The right reasons to hate AAP

Not that I ever believed it, but boy did Mr Kejriwal break the ‘Change-is-here’ dream in style! Before we discuss the very predictable and short-lived tenure of the people’s CM, let us first rewind to 2009, days when naïve young people like me were overwhelmed by the idea and the response of the ‘Jan-Lokpal’ bill and dreamed starry-eyed about the ‘revolution-that-has-begun’.
The Anna movement which was also an extremely cleverly marketed façade, captured people’s attention overnight. But we could argue it’s dramatic overtures were a tad bit justified, because it is too hard to hold the attention of an average Indian without a pinch of melodrama. But inspite of its overt emo content, Jan-Lokpal was a sane, progressive idea. A cause that needed attention. A cause that mattered. I was probably the biggest admirer of the Anna movement not because of the promises and hopes it held, but because I was too impressed that a small group of activists had cleverly managed to get an ignorant, sentimental nation to pressurize the government to pay heed to an issue that mattered. The genetically inherent melodramatic nation that we are, swaying public opinion is a child’s play. And the fact that, here were these group of clever intellectuals who knew exactly how to exploit the sentimental ‘aam aadmi’ and channelize his emotions into forcing the nation to take notice of real issues, almost made political romantics like me swoon. It was almost like ‘The Renaissance’!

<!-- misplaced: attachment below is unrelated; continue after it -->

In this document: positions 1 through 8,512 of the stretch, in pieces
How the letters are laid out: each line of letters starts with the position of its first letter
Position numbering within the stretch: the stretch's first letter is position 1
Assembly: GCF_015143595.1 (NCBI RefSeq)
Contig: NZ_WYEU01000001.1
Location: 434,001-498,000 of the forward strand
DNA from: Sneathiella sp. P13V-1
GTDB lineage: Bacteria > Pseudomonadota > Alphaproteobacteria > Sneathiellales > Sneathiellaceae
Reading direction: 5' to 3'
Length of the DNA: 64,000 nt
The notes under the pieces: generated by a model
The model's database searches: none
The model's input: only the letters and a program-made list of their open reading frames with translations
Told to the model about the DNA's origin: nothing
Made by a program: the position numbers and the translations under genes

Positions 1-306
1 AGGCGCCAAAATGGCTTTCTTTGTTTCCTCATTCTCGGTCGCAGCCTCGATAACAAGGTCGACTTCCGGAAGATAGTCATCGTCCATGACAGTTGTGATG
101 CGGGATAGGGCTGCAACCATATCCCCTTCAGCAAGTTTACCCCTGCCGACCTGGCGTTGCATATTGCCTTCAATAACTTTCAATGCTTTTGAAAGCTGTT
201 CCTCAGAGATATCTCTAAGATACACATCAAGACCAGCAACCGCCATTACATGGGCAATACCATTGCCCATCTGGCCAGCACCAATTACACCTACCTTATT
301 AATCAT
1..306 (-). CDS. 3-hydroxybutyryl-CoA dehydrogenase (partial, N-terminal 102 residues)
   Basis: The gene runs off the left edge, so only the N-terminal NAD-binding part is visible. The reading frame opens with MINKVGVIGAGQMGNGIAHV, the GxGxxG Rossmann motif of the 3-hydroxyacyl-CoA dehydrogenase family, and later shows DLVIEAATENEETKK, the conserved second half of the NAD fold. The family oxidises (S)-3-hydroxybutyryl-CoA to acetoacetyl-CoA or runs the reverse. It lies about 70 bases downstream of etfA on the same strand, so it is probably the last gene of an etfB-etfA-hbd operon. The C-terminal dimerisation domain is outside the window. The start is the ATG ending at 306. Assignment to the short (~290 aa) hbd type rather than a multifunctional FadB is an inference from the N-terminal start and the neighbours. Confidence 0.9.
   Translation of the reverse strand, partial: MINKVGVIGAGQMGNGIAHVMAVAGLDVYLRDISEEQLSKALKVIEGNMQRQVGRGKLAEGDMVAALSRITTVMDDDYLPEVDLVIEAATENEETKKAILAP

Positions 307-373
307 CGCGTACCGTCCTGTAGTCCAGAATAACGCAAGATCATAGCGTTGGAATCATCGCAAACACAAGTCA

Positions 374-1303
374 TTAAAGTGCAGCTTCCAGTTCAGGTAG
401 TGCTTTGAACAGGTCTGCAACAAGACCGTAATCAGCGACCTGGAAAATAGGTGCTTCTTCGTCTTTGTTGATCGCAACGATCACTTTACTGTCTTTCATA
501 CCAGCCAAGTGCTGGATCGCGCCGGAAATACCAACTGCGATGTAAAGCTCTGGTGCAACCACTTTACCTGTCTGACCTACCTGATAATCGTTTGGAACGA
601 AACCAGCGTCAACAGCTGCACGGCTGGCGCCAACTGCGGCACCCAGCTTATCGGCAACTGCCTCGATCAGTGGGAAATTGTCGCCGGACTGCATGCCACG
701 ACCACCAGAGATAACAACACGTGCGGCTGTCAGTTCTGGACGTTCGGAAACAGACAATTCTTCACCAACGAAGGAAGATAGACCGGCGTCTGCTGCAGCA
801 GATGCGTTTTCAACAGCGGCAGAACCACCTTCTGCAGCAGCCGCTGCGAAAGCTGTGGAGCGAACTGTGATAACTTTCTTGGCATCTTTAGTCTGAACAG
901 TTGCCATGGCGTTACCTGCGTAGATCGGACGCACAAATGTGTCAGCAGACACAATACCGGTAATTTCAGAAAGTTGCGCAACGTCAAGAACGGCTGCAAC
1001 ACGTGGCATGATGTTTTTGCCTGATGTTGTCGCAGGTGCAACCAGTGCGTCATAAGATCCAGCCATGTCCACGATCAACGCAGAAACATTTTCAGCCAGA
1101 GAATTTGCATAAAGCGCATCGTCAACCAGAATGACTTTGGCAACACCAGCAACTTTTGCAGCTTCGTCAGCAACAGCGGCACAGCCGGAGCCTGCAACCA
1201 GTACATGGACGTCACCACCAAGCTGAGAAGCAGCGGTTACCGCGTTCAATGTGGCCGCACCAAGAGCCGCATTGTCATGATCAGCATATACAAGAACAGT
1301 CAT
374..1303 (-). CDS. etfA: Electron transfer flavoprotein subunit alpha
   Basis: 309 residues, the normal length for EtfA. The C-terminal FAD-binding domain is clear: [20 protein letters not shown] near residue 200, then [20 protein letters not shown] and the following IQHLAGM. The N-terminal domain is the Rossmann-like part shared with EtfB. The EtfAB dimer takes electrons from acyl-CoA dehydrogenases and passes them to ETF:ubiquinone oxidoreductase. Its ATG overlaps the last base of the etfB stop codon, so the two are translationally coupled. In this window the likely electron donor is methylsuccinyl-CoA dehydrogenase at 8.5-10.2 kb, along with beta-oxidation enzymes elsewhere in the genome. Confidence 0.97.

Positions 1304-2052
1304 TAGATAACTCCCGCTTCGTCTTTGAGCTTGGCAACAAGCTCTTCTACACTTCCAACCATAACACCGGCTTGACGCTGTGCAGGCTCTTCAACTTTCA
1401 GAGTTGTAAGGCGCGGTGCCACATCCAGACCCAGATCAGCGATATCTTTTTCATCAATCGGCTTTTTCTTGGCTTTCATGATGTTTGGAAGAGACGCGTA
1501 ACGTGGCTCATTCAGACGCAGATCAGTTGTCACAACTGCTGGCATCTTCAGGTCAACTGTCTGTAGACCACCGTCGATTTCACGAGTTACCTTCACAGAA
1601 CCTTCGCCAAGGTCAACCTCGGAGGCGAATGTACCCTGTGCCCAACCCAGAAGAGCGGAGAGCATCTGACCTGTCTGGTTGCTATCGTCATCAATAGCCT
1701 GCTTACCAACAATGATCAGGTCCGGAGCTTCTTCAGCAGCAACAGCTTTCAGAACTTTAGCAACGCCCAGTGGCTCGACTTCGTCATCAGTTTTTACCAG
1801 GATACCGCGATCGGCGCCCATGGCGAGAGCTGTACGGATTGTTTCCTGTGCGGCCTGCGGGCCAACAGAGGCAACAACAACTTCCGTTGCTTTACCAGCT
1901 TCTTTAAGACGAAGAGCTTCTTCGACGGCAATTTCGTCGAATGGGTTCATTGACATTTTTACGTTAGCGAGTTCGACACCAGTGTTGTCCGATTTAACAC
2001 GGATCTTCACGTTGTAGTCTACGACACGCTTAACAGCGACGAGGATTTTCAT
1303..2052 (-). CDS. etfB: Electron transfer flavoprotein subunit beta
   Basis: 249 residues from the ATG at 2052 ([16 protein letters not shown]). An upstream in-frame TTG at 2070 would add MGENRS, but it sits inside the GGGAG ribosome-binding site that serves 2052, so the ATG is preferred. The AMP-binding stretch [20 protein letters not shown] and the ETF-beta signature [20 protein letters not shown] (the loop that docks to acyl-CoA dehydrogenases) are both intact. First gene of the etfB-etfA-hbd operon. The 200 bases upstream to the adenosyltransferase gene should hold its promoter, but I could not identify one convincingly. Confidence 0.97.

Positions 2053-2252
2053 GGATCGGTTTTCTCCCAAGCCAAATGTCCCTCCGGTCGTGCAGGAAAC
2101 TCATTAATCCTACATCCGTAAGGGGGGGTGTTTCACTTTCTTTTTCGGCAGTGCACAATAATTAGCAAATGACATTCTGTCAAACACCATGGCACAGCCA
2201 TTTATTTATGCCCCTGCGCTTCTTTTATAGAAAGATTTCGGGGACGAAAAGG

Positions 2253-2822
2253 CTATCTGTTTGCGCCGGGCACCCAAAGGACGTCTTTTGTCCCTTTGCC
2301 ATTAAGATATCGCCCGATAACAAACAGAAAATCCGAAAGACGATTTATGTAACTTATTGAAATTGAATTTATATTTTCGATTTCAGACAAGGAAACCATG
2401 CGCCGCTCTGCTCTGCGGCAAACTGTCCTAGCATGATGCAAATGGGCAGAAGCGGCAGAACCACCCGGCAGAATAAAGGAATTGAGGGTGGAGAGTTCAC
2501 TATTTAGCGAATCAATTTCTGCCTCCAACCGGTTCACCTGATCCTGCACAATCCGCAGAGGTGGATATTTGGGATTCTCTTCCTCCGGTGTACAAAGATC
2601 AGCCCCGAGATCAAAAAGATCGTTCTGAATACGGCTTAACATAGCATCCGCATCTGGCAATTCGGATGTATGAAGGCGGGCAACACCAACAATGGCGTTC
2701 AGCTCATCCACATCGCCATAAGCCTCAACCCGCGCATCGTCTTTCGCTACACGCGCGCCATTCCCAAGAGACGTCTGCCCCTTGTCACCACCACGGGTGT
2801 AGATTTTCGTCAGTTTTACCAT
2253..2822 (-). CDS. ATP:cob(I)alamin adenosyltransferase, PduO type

But the ridiculously impractical solutions that Mr Kejriwal proposed to problems in Delhi were absurd to the point of being offensive and made it clear that Arvind Kerjiwal and team were merely brilliant show-masters. People merely good at portraying an idea not conceiving it. People may hate AAP probably because Arvind Kejriwal failed to live upto his promises. But I hate AAP because for me it was an organization which made sense, a people’s party in true sense, an idea people were enthusiastic about. For the first time people felt like being part of a change. More importantly AAP was a party which made the reluctant, foreign-obsessed average Indian who shunned politics stop and consider the possibility of a change. AAP was a party which could have had it all! But Mr Kerjiwal’s theatrics and the shortlived chaos centered tenure in Delhi not only bluntly shattered people’s dreams but also took away the one thing that this country needed the most- Hope. I hate Mr Kejriwal not because of the promises he could not fulfill but because he proved those age-old cynics right ‘Iss country ka kuch nahi ho sakta!’